My in-law’s house in Krakow is on the border of the Ojcow national forest. It is a small yet beautiful forest, full of trails, steams and wildlife. So of course I spent as much time as possible exploring the trails in the forest.
Running along the trail
One of the many rivers; I found many otter dams on this river, and lots of trees that the otters had cut down (yes the otters quite literally cut down the trees to use as dam-building material)
A most-covered tree; when you get deep in the forest it gets very earthy and wet. You can smell the earthy smell of the decomposing plants on the forest floor
I even found an old castle in the middle of the forest
Running uphill – the forest was suprisingly hilly – they were plenty of good climbs
Finally, here is the route I ran – about 14k. If you’re ever in the area I highly recommend a run through the forest.
Many of the houses have these cute pencil fences. Most of them (like this fence) are plain pencils, but occasionally you see pencil-crayons as well. It almost looks like the city was designed as a huge children’s playground.
While wondering around the hills of Zakopane we came across this lively little A-frame house. It is so small and cute, and it looks like the perfect place to spend a few relaxing` days.
I saw this strange building on the main road into Zakopane, and it really interested me. It looks exactly what Guidi would have built if he was an artist in Zakopane instead of in Barcelona. I love the way the two architectural styles are so seamlessly blended in this building.
If you want to find out more about the house (and are willing to read Polish or at least use Google translate), here is an interesting interview.
By the way, they say that the best camera is the one in your hand. I shot this with my phone and the processed it in Photomatix afterwards.
Mila 18, the location of the underground bunker where most the the ghetto uprising was orchestrated from is the grave of hundreds of resistant fighters during the Warsaw Ghetto Uprising. It is a difficult place to talk about, but it is an important remember of human suffering and the will to survive.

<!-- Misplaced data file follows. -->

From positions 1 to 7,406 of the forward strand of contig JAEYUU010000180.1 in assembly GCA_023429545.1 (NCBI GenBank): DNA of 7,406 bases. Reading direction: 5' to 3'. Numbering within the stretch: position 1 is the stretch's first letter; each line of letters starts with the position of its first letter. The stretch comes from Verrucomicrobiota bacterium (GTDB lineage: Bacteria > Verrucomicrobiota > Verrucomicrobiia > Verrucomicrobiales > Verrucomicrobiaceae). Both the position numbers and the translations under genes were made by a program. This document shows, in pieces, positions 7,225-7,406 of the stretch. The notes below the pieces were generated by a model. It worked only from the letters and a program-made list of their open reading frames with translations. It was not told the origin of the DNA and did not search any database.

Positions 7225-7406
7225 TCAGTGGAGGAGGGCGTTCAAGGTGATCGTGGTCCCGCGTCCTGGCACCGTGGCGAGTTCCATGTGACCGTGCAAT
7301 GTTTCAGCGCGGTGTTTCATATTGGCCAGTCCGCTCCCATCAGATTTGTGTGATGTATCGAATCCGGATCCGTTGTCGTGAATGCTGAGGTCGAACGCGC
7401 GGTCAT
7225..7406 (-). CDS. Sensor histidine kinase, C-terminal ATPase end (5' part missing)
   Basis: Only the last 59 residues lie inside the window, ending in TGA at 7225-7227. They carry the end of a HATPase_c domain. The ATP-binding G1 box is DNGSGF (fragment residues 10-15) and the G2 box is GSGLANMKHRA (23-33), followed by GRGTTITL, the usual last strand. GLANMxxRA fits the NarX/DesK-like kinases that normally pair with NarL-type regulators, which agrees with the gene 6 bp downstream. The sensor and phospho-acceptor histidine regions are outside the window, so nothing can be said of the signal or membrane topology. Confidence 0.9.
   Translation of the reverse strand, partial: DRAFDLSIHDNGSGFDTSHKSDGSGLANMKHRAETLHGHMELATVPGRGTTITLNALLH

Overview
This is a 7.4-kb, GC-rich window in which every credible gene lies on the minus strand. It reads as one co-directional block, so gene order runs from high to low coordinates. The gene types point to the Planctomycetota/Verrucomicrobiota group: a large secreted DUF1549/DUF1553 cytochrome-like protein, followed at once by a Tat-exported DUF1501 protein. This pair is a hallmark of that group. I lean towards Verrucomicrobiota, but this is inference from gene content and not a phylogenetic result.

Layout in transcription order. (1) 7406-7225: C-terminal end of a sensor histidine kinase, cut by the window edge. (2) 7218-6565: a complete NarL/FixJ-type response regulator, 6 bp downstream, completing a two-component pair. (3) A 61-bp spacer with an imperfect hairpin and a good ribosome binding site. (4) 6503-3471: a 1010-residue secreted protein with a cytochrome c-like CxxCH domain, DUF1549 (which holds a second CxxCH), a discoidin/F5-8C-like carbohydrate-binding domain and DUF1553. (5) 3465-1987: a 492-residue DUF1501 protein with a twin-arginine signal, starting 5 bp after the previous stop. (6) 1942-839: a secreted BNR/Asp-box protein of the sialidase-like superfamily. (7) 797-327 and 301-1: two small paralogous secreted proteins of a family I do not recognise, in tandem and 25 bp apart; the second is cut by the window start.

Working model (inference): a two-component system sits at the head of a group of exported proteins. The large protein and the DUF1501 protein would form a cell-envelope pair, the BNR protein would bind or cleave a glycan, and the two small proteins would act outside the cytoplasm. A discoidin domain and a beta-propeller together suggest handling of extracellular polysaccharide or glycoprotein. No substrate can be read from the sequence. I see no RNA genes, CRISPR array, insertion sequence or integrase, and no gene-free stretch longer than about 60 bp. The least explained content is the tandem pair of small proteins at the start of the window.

The plaque reads:
Grave of the fighters of the Warsaw Ghetto Uprising built from the rubble of Mi?a Street, one of the liveliest streets of pre-war Jewish Warsaw. These ruins of the bunker at 18 Mi?a Street are the place of rest of the commanders and fighters of the Jewish Combat Organization, as well as some civilians. Among them lies Mordechaj Anielewicz, the Commander in Chief. On May 8, 1943, surrounded by the Nazis after three weeks of struggle, many perished or took their own lives, refusing to perish at the hands of their enemies. There were several hundred bunkers built in the Ghetto. Found and destroyed by the Nazis, they became graves. They could not save those who sought refuge inside them, yet they remain everlasting symbols of the Warsaw Jews’ will to live. The bunker at Mi?a Street was the largest in the ghetto. It is the place of rest of over one hundred fighters, only some of whom are known by name. Here they rest, buried as they fell, to remind us that the whole earth is their grave.
If you want to read an excellent book on the subject, I highly recommend the novel of the same name written by Leon Uris.
Many of my recent posts have been about Warsaw in World War 2. The war is remembered wherever you go. They are determined to never forget what happened, and certainly they should not forget. It is recovering, and I think perhaps that it will never recover. And I don’t think that is a bad thing at all. Never ever forget.